No one really cared about design until Apple made the first iMac, a PowerPC G3 based computer that looked nice and didn’t seems a computer at all, maybe a small colored TV. With the introduction of the various following models, more and more people started buying Apple hardware. The introduction of the iPod was another successful move, selling millions of units. Then followed the iPhone, the rest is history…

Apple did a very good job, creating a large user base and a series of product related – and complimentary – with each others. Owning an iPod, an iPhone, an iPad, a MacBook and an iMac is not that uncommon, assuming a person can afford such an expense.
They ( sort of ) share the same design or style and people continue buying them. Of course competitors started to manufacture similar products with sometimes good, sometimes bad results.

As I wrote, today a device is meant also to be good to see and show to the others, in a similar way as cars and girlfriends ( or boyfriends ). People want them to be that way, because they buy them, so there’s a market for them: the evolution of the well known Supply & Demand model.
Of course common people aren’t supposed to be “power users” or “pro users”, they simply want something that works, that keep working without maintenance and that in case of trouble can be sent to a service and repair center to be fixed until it’s so old that repairing it isn’t the best choice anymore.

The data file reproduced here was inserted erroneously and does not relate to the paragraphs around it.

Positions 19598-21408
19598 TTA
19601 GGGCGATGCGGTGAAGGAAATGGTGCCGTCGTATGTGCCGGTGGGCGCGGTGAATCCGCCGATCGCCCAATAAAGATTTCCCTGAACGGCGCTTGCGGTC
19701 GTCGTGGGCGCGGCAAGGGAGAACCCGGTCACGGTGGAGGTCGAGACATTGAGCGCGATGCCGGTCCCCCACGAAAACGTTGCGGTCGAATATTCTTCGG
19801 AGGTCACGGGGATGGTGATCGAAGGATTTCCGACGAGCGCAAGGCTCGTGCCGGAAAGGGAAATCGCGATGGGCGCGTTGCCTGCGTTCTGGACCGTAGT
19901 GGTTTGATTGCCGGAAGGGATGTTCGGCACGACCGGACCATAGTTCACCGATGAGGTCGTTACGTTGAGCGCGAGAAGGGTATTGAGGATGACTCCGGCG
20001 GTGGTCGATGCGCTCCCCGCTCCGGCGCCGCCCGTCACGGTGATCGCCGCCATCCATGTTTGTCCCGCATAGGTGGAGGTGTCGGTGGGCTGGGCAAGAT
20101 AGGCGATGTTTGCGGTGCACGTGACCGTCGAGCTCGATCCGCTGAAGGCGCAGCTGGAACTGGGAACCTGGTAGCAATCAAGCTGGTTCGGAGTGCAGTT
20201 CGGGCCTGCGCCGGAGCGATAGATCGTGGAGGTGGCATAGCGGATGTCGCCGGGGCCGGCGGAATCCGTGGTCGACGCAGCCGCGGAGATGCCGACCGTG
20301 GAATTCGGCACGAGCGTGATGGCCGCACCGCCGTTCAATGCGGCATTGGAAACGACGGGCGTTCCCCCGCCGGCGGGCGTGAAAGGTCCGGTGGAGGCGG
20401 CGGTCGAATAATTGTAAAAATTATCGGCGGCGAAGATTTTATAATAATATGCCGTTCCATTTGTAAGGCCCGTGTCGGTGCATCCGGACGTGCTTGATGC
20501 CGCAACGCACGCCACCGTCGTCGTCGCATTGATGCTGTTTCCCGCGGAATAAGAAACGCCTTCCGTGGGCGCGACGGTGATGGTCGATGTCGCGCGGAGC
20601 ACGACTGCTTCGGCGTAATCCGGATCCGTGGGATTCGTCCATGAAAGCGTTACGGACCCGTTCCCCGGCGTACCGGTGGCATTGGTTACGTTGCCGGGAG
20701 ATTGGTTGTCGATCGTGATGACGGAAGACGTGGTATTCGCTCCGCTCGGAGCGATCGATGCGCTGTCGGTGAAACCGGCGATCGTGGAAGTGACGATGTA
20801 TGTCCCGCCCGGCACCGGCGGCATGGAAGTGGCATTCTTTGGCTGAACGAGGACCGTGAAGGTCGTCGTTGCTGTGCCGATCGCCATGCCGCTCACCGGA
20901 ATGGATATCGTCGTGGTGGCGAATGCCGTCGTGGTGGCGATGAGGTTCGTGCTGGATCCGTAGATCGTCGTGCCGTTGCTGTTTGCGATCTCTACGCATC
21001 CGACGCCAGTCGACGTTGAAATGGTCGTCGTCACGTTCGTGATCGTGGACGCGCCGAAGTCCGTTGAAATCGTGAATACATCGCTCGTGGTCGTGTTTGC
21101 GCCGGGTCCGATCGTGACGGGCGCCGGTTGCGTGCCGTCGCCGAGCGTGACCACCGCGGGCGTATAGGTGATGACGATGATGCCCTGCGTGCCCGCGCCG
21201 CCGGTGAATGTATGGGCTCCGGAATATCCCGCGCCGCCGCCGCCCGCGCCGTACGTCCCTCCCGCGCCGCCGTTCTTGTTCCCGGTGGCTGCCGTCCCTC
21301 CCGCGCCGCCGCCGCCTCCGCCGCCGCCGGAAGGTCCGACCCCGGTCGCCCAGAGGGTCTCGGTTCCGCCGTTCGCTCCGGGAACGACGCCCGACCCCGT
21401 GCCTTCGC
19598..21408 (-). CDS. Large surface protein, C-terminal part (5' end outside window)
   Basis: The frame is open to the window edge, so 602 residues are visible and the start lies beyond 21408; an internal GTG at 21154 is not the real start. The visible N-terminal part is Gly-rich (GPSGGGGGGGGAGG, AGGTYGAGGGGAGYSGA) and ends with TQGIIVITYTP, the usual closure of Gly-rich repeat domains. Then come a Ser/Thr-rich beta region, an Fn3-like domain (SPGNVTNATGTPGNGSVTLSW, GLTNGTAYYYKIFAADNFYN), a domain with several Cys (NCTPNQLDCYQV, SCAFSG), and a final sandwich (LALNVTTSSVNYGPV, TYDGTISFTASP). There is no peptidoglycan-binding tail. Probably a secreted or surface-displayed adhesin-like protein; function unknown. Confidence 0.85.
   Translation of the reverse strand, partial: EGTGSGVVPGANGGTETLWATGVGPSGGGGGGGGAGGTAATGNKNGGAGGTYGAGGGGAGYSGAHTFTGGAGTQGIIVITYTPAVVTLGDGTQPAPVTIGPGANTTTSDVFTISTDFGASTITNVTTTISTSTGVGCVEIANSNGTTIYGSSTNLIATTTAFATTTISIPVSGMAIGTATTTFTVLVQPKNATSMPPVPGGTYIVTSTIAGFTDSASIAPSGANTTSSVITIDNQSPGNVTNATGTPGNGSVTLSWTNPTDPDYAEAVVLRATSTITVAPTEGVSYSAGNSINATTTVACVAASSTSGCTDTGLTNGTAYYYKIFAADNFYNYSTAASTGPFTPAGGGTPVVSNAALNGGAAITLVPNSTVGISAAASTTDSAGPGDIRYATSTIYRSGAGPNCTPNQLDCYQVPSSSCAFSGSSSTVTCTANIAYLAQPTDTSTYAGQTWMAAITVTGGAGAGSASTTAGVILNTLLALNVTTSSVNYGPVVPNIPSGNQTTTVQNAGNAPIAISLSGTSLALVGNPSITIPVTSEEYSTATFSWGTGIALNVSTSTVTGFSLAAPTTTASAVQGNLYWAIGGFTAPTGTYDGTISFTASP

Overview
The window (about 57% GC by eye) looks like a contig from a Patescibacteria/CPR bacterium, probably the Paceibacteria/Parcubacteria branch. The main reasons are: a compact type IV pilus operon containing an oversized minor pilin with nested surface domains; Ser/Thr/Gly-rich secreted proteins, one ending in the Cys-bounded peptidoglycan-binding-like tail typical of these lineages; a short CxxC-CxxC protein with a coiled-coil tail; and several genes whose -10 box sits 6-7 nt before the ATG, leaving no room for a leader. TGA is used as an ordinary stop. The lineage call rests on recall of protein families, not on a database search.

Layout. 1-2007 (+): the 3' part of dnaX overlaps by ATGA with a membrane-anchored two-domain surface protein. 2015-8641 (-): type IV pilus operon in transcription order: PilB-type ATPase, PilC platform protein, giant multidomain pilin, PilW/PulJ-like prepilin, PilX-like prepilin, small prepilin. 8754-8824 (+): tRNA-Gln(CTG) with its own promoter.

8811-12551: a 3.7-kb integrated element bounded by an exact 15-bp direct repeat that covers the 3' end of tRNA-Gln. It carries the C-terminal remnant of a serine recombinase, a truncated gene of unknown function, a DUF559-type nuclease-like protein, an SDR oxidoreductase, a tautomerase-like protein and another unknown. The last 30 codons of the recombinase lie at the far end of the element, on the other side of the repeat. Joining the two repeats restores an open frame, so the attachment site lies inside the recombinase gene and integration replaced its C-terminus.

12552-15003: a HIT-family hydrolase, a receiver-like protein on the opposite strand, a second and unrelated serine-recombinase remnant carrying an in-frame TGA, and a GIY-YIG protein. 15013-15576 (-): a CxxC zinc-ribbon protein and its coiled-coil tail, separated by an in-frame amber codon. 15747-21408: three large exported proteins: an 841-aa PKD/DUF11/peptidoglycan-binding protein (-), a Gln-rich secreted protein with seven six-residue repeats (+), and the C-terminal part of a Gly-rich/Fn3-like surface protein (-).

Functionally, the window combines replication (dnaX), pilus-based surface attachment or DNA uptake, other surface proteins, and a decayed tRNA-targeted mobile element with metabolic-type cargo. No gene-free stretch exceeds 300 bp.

The problem is “power users” or “pro users” ( like, for instance, me ) don’t like this way of thinking and are starting to get tired of such products that are not customizable, not upgradable or not fixable.

Once I tried to open a 5th generation 30GB iPod ( my father bought one, and he always say he’ll not make the same mistake twice ) to replace the dead battery – pretty common after 4 / 5 years – with a new one I found on the net for as little as 10€ ( included shipping from Germany ). After cursing for over an hour trying to open that thing following various tutorials I found on the net, I gave up, but I’m still thinking why on Earth Apple’s engineers / designers didn’t simply put four little torx screws on the rear. Of course I already know the answer: because people don’t like seeing the screws, even if they’re covered by plastic or gum caps, because devices without screws sell better, because the vast majority of people are not expected to replace a battery, they’re expected to replace the whole product with a costly new one.

Of course, from a “corporate” point of view, no one can blame Apple in any way. They’re absolutely right – no sarcasm here. They sell a lot and that demonstrates that they’re doing the right thing, manufacturing devices that people wants.

But, considering how many things ( TVs, computers, LCD and CRT monitors, various electronic devices, etc. ) I’ve successfully disassembled, repaired and reassembled with a minimum effort of time and money – and, sometimes, no money at all – from a certain point of view it’s sad to see how any customer is supposed to be so dumb he’s unable to use a screwdriver to replace an hard drive or a RAM module, while from another point of view, alas, almost any customer will never need that capability because he’ll never replace the battery or add RAM to his system or replace the hard drive because, even if as simple as it is, he’s not able to.

In the meantime, I’ll avoid buying phones without interchangeable batteries, laptops without standard screws or any other device that is, beyond it’s inherent limits, not serviceable, not upgradable nor fixable.
Question is, how long such devices will be available on the consumer market?

Bye

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feb 4